by electronichamsters @ instructables.com:
A few years ago, I became a dog owner for the first time. I didn’t like leaving Cody in the kennel alone all day. I had a webcam on him, but I couldn’t watch it all day long. What if he was in some kind of distress? What if there was a emergency at the house, like a fire?
I wanted some way of getting an immediate email notification when he barks, or when something bad happens. So reading lead to tinkering, and tinkering eventually lead to making this full blown home automation system based on open source hardware (Arduino) and open source software (OpenHAB). I know I know, yet another “Arduino Home Automation” project, right? But I promise I’m not going to turn on a light from a smart phone. I’m more focused on extensive networked sensors, timely alerts, and aesthetically appealing presentation of events.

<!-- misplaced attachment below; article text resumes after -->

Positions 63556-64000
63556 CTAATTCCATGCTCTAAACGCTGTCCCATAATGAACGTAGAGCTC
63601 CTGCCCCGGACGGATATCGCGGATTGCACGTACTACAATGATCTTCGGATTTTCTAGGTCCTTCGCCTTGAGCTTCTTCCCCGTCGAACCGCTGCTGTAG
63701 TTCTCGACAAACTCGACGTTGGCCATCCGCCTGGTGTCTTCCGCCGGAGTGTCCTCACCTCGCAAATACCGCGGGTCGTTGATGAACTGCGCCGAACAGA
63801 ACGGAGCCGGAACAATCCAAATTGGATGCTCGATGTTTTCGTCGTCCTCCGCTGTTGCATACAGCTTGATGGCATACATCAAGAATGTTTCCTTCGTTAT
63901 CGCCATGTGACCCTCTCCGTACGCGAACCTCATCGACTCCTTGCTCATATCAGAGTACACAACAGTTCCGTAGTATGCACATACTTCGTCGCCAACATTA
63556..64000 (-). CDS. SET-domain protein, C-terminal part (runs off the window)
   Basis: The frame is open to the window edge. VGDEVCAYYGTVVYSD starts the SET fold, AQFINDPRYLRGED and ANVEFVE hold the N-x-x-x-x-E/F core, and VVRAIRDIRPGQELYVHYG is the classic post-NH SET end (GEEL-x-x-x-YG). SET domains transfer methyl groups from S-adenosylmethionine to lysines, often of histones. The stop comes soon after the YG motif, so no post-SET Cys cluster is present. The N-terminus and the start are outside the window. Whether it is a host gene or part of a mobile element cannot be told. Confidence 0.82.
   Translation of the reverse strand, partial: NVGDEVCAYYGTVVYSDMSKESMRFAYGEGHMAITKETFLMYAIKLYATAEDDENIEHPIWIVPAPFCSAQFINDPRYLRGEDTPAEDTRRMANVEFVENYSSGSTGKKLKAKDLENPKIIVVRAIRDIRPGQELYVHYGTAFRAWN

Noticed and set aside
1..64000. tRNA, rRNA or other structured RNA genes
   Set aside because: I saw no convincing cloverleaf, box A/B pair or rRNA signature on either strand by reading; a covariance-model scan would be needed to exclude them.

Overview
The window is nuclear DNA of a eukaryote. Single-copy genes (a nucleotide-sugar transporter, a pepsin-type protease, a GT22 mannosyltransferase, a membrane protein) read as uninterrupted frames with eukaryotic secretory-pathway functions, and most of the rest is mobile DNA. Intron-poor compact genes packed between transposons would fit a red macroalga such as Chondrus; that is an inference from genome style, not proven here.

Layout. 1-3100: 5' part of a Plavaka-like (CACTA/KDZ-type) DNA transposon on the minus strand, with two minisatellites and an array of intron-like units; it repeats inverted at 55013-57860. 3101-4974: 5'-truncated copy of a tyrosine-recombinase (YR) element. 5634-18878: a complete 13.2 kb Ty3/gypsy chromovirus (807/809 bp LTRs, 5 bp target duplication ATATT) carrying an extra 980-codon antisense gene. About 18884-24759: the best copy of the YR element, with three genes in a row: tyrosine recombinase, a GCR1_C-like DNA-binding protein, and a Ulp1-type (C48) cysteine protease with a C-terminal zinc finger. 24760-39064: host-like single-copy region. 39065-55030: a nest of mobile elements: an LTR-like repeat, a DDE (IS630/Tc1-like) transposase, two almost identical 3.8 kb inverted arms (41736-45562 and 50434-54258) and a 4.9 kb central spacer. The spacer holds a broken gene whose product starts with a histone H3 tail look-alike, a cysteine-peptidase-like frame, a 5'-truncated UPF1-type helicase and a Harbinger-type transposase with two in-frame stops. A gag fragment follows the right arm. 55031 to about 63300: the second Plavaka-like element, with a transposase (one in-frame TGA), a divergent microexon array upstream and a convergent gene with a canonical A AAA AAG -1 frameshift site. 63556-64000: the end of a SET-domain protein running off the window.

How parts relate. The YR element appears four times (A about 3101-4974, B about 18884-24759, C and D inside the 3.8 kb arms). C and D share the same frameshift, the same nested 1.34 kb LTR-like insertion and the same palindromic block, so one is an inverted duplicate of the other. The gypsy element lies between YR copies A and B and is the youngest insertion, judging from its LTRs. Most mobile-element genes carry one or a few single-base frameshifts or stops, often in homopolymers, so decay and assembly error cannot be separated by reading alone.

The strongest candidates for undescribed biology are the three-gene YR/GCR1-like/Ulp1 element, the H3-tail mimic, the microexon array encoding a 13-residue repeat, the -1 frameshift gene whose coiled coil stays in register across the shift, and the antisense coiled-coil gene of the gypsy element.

Uber Home Automation w/ Arduino & Pi – [Link]
Last night was another BuildBrighton nerd-meet-up and, luckily, we had a couple of these new fangled ESP8266 wifi modules to try out. In case you’ve been living in a cave with a tin can tied to the end of piece of string as an internet connection, you’ll probably know that these are the ultra-cheap wifi modules currently flooding out of Chinese factories and onto “hacker benches” all over the world.
The reason they’ve created such a stir is that a) they’re cheap and b) the firmware can be (relatively) easily upgraded. So hackers and makers all over the world have been busy trying to access the onboad microcontroller and utilise the extra GPIO pins, to create a single-chip, all-in-one wifi controller.
Our interests are less adventurous – the modules are sold as UART-to-wifi plugin devices, and that’s exactly how we’re going to use them.
Getting an ESP8266 wifi module to work with Arduino – [Link]